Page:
|Troops from the 101st Airborne with full packs and a bazooka, in a C-47 just before take-off from RAF Upottery Airfield to Normandy, France for “Operation Chicago. June 5, 1944.|
In the process, units would also disrupt German communications, establish roadblocks to hamper the movement of German reinforcements, establish a defensive line between the beachhead and Valognes, clear the area of the drop zones to the unit boundary at Les Forges, and link up with the veteran 82nd Airborne Division.
Operation Chicago was the 27th serial of the airborne assault and was flown by the troop carrier C-47 Skytrains of the 434th Troop Carrier Group at RAF Aldermaston. 52 aircraft acted as tugs for an equal number of CG-4A Waco gliders carrying 155 troops, a bulldozer, sixteen 57-millimeter (6-pounder) antitank guns, and 25 small vehicles. 2.5 tons of ammunition and 11 tons of equipment were also transported, including an SCR-499 radio set for the division headquarters command post.
|Glider Waco CG-4A “Hadrian” in flight. US National Archives.|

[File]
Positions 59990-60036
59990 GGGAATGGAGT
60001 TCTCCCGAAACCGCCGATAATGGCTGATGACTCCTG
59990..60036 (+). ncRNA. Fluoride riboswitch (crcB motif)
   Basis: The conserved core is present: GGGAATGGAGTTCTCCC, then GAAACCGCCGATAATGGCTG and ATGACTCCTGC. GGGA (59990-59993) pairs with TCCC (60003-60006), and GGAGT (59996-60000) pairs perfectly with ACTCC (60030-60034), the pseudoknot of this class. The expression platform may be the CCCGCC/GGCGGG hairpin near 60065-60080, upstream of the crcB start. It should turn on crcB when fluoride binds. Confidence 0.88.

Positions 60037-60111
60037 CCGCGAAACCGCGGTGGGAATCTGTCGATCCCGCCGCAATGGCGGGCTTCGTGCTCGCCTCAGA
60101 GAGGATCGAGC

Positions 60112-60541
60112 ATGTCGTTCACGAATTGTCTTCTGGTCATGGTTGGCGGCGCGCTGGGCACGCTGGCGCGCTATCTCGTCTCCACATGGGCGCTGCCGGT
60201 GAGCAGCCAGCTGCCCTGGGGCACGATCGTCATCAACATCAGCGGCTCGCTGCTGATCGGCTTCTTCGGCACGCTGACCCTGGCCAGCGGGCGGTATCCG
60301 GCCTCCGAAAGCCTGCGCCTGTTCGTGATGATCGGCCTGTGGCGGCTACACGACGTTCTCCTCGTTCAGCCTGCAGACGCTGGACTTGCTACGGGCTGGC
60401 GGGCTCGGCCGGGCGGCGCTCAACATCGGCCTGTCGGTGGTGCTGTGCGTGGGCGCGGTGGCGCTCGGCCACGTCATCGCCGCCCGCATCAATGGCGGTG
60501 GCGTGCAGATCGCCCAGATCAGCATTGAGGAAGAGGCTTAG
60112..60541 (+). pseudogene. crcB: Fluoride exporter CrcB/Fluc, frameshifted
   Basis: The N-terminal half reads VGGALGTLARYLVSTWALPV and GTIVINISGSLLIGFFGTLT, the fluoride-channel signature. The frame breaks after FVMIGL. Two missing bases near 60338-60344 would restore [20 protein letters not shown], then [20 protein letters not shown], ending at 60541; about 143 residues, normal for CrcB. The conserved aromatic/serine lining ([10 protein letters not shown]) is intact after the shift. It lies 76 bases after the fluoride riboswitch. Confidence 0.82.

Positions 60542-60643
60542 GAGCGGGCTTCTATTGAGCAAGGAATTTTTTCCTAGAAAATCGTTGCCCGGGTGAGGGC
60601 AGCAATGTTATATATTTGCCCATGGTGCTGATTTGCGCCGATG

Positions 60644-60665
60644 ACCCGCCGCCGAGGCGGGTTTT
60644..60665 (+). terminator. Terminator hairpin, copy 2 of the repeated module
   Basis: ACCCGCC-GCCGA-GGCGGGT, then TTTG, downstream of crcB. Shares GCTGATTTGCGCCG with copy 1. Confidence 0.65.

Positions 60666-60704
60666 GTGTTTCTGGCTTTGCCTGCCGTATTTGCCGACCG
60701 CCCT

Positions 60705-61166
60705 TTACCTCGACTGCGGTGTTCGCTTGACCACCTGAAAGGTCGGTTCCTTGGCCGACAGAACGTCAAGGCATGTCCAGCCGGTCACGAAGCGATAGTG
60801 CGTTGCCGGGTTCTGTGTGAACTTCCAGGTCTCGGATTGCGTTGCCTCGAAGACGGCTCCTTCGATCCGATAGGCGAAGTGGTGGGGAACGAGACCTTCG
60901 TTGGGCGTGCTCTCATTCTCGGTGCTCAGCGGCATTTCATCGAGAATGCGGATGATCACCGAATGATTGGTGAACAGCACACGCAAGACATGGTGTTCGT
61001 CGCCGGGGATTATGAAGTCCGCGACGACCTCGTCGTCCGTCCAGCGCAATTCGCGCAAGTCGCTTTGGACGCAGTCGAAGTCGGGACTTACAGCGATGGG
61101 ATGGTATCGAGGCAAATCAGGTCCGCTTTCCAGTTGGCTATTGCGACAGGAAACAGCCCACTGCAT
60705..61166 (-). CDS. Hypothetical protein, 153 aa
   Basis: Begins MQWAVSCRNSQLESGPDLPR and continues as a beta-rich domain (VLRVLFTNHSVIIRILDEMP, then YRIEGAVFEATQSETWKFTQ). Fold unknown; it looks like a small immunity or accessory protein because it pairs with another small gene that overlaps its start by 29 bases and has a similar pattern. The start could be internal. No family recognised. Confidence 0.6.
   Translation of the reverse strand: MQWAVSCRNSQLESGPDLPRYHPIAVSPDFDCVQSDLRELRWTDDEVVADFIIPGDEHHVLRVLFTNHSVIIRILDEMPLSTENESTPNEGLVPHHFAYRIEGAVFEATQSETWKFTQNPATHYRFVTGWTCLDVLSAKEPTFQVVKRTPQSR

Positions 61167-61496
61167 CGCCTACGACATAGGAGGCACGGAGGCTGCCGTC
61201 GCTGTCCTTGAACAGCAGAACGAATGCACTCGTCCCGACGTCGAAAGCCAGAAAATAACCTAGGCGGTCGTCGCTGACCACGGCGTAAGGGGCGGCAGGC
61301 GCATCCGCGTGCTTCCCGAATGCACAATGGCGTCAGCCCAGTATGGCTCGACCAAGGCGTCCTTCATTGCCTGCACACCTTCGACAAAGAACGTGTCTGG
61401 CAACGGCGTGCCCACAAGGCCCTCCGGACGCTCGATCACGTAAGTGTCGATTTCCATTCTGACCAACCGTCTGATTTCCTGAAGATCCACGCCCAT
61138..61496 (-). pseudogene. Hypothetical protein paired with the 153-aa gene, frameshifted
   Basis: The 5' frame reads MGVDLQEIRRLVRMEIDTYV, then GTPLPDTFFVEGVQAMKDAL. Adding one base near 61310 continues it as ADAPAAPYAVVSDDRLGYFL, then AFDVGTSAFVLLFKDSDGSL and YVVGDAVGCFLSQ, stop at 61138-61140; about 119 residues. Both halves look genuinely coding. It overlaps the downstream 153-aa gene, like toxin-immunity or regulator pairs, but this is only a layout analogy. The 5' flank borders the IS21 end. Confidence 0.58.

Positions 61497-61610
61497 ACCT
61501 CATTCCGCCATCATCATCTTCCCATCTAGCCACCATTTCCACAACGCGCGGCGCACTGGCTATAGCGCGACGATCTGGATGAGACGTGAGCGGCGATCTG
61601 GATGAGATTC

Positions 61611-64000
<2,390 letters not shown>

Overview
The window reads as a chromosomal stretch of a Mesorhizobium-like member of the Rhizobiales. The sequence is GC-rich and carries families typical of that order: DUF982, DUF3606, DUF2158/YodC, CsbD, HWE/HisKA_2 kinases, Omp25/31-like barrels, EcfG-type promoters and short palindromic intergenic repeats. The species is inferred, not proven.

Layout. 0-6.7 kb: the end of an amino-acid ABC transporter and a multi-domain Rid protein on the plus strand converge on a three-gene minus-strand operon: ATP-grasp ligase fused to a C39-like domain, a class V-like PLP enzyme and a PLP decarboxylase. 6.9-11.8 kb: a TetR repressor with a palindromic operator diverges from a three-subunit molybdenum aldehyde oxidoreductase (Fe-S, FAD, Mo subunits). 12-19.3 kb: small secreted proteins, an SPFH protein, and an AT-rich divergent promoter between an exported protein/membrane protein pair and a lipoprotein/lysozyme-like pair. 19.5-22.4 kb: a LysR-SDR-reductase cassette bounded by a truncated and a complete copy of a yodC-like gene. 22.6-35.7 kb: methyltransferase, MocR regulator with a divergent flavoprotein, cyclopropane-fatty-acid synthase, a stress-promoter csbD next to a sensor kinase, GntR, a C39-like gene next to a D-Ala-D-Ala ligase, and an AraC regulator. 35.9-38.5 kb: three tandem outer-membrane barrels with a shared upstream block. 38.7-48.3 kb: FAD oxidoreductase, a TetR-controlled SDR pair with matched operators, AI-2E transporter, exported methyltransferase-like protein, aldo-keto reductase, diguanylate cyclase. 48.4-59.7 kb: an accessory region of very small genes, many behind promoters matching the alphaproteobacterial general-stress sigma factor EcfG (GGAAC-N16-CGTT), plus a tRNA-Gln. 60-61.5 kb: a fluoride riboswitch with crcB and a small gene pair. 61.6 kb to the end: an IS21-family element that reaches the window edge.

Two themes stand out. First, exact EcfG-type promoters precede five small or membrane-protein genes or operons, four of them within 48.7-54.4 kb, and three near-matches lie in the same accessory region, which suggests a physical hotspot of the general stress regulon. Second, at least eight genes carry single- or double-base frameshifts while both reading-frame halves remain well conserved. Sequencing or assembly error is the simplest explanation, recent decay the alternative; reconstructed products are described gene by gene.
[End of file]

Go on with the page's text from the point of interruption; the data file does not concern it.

|A damaged Waco glider on LZ “E”. US National Archives.|
The landing zone was a triangle-shaped area a mile in width at its mile-long base along the road connecting les Forges (a hamlet south of Sainte-Mère-Église) and Sainte-Marie-du-Mont. The zone was 1.5 miles in-depth and its eastern edge ran through Hiesville, the division command post two miles west of Ste. Marie-du-Mont. In addition to its central locality, the fields within the zone were on average twice the length of most others in the vicinity. Many of the fields, however, were bordered by trees 40 feet in height and not hedgerows, a fact that did not show up well on aerial reconnaissance photographs.
Paratroops from 101st Airborne were dropped beginning around 01:30, tasked with controlling the causeways behind Utah Beach and destroying road and rail bridges over the Douve River. The C-47s could not fly in a tight formation because of thick cloud cover, and many paratroopers were dropped far from their intended landing zones. Many planes came in so low that they were under fire from both flak and machine gun fire. Some paratroopers were killed on impact when their parachutes did not have time to open, and others drowned in the flooded fields. Gathering together into fighting units was made difficult by a shortage of radios and by the bocage terrain, with its hedgerows, stone walls, and marshes. Some units did not arrive at their targets until afternoon, by which time several of the causeways had already been cleared by members of the 4th Infantry Division moving up from the beach.
Compiled by Neil Gale, Ph.D.